So I attended an interview for a medical scribe position and was turned down a few weeks back. I would like to share some information on this exciting job, why I was turned down, and how I used what I learned to succeed in something else. (more…)
So it’s summer. The perfect time to catch a break from a year of hard work.
For sure! But to a pre-med, there’s plenty to do for a fulfilling summer plan.
If only it were so simple to get a reference letter.
If you need to apply for any graduate programs and awards for next school year, now is the perfect time to start soliciting around! (more…)
It is really annoying when you forget something you know you have seen before, but the details are just out of reach. Here are some things I learned while learning about remembering.
Preparing for any of the graduate and professional schools can be a lot of work. There are the exams, the applications, the essays, and interviews. So if you’re thinking about pursuing medical school or the like. Fantastic! So am I. This winter break I will be immersing myself in preparation for the MCAT.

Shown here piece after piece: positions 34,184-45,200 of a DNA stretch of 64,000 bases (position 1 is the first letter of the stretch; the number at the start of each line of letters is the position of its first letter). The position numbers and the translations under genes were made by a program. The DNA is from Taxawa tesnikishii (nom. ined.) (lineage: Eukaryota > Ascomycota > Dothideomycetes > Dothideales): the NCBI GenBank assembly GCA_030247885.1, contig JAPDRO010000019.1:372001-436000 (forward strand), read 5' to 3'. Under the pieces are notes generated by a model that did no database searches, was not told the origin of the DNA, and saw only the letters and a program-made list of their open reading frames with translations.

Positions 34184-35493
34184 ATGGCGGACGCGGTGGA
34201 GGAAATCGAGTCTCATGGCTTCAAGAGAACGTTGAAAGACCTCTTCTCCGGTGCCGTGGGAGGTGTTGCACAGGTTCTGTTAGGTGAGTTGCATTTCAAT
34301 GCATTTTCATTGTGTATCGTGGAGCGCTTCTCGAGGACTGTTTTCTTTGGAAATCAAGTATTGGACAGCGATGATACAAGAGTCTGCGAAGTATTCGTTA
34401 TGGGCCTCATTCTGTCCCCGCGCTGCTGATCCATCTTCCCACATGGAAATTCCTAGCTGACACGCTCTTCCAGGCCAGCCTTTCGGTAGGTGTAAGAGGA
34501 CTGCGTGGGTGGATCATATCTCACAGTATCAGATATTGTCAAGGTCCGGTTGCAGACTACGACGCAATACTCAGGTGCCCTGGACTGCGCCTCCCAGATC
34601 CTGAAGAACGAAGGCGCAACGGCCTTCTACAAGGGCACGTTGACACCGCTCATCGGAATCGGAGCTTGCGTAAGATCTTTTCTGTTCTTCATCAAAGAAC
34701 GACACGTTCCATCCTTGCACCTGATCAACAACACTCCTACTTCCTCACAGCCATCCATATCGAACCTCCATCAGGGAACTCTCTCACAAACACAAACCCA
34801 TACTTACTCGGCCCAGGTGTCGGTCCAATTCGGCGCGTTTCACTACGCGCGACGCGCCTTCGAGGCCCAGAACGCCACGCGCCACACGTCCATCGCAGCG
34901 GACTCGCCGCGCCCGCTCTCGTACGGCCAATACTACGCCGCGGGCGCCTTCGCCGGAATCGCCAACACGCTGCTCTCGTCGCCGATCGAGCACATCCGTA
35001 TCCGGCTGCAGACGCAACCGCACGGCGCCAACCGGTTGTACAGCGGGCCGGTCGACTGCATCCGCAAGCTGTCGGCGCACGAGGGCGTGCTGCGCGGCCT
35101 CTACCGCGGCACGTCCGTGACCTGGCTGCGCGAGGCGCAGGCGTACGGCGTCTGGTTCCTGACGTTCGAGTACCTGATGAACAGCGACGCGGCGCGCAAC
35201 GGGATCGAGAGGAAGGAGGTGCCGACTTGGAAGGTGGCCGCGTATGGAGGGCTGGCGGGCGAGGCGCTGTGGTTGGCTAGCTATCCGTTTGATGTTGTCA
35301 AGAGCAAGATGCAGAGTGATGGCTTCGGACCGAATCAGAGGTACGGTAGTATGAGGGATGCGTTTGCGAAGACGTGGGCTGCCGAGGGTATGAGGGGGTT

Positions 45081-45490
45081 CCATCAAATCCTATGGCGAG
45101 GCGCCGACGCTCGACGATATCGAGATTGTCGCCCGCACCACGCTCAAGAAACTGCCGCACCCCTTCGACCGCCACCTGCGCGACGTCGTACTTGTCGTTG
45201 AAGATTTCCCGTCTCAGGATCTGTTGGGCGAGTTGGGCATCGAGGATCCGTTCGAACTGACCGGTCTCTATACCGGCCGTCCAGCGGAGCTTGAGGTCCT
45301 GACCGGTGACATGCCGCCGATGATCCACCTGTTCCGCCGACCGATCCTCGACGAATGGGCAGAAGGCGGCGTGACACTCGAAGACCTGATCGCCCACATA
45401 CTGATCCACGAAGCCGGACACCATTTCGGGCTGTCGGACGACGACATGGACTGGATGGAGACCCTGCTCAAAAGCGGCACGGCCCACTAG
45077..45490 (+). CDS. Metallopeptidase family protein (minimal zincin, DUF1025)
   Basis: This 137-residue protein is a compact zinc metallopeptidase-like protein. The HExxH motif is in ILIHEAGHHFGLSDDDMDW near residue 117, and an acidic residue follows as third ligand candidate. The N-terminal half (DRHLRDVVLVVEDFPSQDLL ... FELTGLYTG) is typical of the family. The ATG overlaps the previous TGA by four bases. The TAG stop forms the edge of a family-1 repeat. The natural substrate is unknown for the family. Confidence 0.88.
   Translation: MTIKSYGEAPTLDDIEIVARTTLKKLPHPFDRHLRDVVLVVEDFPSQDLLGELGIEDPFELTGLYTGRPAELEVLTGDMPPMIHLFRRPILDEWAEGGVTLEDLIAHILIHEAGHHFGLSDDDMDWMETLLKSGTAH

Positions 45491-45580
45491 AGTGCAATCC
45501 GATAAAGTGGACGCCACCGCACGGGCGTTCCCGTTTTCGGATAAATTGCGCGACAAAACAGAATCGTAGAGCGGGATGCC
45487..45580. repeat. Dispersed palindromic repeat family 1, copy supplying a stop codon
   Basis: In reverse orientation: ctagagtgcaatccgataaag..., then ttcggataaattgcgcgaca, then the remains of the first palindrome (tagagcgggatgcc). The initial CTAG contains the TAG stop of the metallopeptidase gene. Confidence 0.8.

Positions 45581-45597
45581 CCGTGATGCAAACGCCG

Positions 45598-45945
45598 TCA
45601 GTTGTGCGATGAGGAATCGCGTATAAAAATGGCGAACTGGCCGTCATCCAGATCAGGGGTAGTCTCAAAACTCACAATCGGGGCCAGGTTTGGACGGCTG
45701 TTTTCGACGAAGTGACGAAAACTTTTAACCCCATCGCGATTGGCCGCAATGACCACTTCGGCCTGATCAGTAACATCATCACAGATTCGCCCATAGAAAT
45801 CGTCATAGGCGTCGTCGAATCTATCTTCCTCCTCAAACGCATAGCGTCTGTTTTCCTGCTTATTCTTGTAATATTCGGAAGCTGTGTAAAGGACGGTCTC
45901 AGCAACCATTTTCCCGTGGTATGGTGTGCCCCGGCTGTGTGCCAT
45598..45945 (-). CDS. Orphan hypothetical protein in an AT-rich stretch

I will be discussing some considerations and tips before embarking on this journey. (more…)
Most labs have limited financial and human resources, so it’s hard for them to accommodate and train a complete beginner.
It’s true, professors look for research experiences on your CV, it’s the reason I was turned down at my first interview for a volunteer research position.
So what’s the good news? Here’s how to get started.
As you all probably have heard and received many reminders about, course evaluations are now open for you to complete. Did you know for the past few years response rate has risen to 48%? Lend us your help to get push through 50%! Visit the McGill Mercury site now to complete your evaluations!
But what’s the big deal about these anyway? Does anyone care enough to read my responses? Fear not, sitting as the SSMU representative with the Course Evaluations Advisory Group is yours truly, and I’m here to say “Yes, your feedback is important!”
With undergraduate tuition hovering at an annual amount of $4k for IP, $9k for OOP, and $37k for Int’l and inflating ~1% every year, fees can really cause a headache. While an aspirin does wonders for all sorts of bodily pain, it won’t heal the wallet. Here I will cover some (highly) experimental and theoretical ways to achieve a state of financial awesomeness.